HAO Colloquium - Huixin Liu, Kyushu University

Thermospheric gravity wave activity in the bottomside F region and equatorial plasma bubbles

Equatorial plasma bubbles (EPBs) are plasma irregularities in the nightside equatorial ionosphere, which present a challenge for ionosphere modelling and serious problems for modern communication and global navigation. A long-standing mystery in EPBs formation is what seeds/initializes the instability that generates them. Thermospheric gravity waves (GWs) in the bottomside F region have been proposed to be one likely candidate. But the characteristics of such GWs was rarely examined due to the lack of direct measurements of the neutral atmosphere at this height. 

In this talk, I will first present a systematic survey of the medium-scale (150~620 km) GWs at this critical altitude, utilizing in-situ measurements of neutral density and wind from the GOCE satellite. The analysis reveals pronounced features on GW’s global distribution and seasonal variability, which turn out to resemble those of EPBs in spatial distribution but not in seasonality. This may imply that GW is necessary to seed EPBs, but stronger GW activity does not always lead to more EPBs.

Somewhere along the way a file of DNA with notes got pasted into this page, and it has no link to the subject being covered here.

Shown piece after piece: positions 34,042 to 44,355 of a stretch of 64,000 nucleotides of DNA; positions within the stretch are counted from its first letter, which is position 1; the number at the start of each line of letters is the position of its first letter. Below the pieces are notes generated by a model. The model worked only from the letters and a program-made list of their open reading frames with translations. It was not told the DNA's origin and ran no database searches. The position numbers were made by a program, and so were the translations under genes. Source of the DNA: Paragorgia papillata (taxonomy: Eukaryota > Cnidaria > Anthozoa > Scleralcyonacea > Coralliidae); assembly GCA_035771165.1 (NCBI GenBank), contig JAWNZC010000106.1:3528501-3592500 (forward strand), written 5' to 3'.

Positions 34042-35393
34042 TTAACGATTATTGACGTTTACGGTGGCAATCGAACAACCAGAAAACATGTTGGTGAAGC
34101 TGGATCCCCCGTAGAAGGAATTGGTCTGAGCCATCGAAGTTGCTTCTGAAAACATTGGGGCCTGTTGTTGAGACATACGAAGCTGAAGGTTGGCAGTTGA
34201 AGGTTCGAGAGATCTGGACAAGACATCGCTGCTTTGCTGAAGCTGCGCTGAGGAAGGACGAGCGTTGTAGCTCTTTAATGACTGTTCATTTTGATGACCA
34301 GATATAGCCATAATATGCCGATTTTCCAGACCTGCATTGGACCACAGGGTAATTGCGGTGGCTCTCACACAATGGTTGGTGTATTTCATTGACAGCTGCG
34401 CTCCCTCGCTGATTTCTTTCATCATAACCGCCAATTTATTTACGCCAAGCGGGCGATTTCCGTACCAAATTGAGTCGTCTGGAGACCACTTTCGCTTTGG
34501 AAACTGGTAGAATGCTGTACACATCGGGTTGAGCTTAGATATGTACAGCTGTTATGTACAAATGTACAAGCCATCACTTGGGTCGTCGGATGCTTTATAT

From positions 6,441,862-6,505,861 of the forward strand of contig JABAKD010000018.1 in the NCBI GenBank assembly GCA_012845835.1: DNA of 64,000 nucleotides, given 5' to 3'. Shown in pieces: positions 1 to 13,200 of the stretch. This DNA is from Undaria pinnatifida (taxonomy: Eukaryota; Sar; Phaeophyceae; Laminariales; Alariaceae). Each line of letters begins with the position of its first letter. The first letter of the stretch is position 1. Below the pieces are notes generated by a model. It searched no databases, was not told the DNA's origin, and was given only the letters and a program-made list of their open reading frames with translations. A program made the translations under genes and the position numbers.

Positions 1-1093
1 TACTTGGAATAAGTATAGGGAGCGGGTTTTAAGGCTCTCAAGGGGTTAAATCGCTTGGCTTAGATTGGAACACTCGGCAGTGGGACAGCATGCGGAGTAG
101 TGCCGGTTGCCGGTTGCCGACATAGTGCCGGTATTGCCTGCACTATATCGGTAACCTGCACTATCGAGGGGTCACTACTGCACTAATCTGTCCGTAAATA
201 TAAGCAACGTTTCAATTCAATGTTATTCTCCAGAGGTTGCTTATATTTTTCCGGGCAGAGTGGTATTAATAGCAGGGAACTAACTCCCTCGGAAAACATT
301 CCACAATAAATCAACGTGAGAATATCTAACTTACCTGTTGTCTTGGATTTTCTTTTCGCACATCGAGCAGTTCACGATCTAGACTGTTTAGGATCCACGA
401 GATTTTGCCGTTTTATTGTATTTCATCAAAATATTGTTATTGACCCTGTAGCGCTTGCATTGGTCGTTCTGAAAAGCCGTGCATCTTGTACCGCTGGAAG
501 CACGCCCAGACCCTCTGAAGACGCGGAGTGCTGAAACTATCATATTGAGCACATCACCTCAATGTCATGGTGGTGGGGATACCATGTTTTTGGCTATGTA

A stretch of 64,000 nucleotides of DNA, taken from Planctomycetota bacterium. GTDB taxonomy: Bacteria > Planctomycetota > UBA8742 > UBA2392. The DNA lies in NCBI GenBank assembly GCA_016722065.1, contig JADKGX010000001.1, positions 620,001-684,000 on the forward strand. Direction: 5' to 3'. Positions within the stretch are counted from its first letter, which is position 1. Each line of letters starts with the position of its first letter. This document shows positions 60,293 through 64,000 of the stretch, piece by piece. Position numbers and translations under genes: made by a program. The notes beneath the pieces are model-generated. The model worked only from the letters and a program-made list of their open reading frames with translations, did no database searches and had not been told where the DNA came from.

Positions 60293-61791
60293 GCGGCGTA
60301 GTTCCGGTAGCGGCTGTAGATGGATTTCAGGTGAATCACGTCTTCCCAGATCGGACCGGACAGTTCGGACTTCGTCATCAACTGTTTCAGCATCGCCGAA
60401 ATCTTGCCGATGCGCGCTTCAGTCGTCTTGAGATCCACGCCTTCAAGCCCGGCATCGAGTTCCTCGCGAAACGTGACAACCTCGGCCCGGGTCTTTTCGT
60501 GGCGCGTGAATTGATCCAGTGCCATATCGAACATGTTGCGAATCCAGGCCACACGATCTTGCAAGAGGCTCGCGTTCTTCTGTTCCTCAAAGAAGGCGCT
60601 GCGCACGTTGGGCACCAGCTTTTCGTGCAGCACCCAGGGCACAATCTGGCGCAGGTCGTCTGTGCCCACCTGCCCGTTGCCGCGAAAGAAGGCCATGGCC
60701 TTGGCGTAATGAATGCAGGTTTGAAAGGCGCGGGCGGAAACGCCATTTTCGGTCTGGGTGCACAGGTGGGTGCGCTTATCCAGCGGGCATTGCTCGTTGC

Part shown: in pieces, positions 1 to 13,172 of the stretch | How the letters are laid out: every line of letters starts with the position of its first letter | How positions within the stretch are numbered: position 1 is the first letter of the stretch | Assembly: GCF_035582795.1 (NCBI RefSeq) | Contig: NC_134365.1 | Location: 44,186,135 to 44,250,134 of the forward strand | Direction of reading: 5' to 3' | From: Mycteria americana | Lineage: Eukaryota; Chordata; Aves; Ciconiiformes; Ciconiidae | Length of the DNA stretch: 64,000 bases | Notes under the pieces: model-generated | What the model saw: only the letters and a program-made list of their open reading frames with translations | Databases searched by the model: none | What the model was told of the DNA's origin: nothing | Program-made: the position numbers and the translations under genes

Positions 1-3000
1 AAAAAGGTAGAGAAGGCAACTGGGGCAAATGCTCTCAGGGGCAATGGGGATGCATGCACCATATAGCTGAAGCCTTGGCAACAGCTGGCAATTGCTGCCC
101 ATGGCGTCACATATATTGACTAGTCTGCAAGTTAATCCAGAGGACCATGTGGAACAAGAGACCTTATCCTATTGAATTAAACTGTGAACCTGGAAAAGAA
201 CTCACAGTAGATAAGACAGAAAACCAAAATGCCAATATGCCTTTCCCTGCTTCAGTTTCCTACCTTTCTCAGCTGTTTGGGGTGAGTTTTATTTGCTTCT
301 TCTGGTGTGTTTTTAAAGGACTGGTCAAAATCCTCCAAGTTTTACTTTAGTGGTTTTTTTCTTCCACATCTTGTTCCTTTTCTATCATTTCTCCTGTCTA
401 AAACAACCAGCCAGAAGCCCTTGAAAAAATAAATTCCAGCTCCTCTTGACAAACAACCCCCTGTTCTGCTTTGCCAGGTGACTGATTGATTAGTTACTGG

Next, I will present some preliminary results from a numerical experiment that quantitively tests the role of GWs in seeding EPBs using a 3-D high-resolution bubble model (0.002°) (Yokoyama 2014). It shows that a vertical wind perturbation can generate EPBs in the absence of initial plasma perturbation, and shorter wavelength appears to be more effective. However, a quick survey of simultaneous observations of GWs and EPBs shows no clear difference in the GW wavelength between days with single bubble and those with multi-bubbles. These model-observation discrepancies make GW’s role in EPB generation remain inconclusive. The GOLD observation, with its neutral and plasma observations, may make a step forward on this issue, hopefully.

Date and time: 
Wednesday, March 20, 2019 - 2:00pm to 3:00pm